15. Shop clearance racks, especially on big purchases (better yet, avoid big purchases!). 16. Return some gifts. Sometimes we receive gifts that we really don’t need (sweaters, socks, …). 17. Have cereal for dinner one night a week (assuming you are getting good deals on cereal). 18. Stay-at- home parents can make $200 a week or more watching an additional child. 19. Clean out your kitchen cupboards and sell what you don’t need (Quesadilla maker,...) 20. Sell books on your bookshelf. This can be especially lucrative in college.

30. Get a programmable thermostat. 31. Sell scrap metal, aluminum cans, …

21. Sell a piece of furniture. Maybe your sectional couch is too big.

32. Close an old bank account.

22. Analyze your pet expenses and figure out ways to cut back.

33. Cash in a change jar or start one.

23. Shop at thrift stores and garage sales.

34. Host a freezer meal exchange.

24. Get rid of your gym membership.

35. Become a do-ityourselfer.

25. Don’t buy bottled water.

36. Deliver flowers on

26. Quit drinking soda.

Valentine’s or Mother’s Day.

27. Quit drinking alcohol.

37. Join a grocery sharing program or start dish one.

28. Consider a less expensive hair care routine. 29. Consider selling a collection (coins, stamps, baseball cards).

38. Start a part-time kids’ clothes flipping business, Good Housekeeping picking them up from ga-

39. Sell plants. If you have too many perennials in your garden, thin them out and sell/trade them. 40. Rent a room or your house on I am hoping to do this during a festival weekend. 41. Sell firewood. If you have an extra tree(s) that you don’t want, have someone pay you for them. 42. Sell unused jewelry (at a jewelry store, not a gold buying place). If you don’t have any, consider asking a relative if you can help them clean out their jewelry drawer and offer to bring the broken/used jewelry to the store and split the proceeds. 43. Sell extra tools in the garage. How many drills does a person really need? 44. Get a roommate. This could cut down your housing expenses dramatically. 45. Sell unused sporting equipment (treadmill, old figure skates) April SFTK Sneak Peek: Money Saving Spring Cleaning Ideas and Recipes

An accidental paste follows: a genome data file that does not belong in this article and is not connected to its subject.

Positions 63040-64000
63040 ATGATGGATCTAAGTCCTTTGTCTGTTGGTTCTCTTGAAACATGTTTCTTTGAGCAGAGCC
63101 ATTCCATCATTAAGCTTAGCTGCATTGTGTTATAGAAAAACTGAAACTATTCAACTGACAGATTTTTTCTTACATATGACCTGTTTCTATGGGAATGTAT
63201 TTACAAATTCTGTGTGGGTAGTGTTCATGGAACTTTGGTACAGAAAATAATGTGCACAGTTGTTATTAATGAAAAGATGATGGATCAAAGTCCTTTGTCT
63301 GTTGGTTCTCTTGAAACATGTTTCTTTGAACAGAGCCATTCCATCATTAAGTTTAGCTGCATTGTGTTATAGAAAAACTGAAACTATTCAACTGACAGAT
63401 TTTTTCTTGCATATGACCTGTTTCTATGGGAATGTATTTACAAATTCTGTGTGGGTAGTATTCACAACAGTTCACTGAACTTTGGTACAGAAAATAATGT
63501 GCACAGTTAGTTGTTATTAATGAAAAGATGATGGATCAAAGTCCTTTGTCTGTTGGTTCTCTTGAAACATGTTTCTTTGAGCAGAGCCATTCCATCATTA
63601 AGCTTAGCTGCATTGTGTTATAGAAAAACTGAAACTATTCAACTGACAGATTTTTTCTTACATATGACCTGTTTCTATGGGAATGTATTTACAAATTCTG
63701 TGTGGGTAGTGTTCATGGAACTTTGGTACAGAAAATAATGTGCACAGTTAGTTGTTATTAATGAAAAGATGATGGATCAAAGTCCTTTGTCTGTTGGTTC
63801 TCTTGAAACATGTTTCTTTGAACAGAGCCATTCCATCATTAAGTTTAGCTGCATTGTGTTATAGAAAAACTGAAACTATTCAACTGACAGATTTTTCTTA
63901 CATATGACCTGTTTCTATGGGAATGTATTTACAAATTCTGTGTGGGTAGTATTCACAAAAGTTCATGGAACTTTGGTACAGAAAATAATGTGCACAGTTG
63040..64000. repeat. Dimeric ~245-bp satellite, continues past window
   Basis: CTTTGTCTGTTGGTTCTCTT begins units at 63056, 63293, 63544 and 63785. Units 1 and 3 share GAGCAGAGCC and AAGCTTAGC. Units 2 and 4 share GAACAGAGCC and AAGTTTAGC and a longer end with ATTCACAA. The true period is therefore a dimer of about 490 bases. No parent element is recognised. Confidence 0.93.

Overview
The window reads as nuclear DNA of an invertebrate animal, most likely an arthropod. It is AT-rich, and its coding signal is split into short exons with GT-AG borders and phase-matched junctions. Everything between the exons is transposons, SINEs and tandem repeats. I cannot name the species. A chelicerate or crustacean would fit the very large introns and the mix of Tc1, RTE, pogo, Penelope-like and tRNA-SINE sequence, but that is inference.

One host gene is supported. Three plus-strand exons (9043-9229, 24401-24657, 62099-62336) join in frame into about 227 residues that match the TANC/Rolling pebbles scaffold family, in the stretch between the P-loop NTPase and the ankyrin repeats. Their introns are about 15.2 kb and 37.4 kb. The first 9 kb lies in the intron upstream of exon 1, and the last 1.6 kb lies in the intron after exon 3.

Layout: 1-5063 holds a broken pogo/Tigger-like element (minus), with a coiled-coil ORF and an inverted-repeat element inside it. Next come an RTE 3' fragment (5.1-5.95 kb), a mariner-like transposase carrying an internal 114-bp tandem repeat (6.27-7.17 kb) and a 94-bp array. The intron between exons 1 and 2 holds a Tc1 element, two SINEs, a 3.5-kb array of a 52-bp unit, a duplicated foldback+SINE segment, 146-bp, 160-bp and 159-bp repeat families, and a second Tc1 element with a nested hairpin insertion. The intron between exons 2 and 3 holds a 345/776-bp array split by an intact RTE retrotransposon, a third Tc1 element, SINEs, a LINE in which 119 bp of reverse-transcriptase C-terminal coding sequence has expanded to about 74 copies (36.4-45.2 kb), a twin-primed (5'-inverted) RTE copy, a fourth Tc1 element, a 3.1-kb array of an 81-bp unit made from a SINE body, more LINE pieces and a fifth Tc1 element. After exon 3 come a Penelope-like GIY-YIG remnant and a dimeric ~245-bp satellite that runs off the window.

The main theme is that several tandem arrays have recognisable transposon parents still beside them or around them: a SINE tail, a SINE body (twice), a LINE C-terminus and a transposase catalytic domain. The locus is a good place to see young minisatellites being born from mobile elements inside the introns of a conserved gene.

Healthy Money Habits– The Emergency Fund Cristy House– Northern MN Family Readiness Support Assistant

When I started this column, I wanted to practice what I preached. Too often, I have read financial columns by people that were obviously not doing what they were writing about. Personal finance is very personal. It takes self-discipline, something most Americans like myself are sorely lacking. One of the best things my husband and I ever did with our finances is to start an emergency fund. Before we had one, we lived from one financial crisis to the next, now those things are merely annoyances, and sometimes pretty funny. While we have an emergency fund in place, we have found ourselves in need of additional money outside of our normal budget to cover some large upcoming expenses. Our goal for February is $2,000. We set aside a certain percentage of our income each month towards savings. This month, that will be $700, leaving $1,300. Here is our path to get there. First $400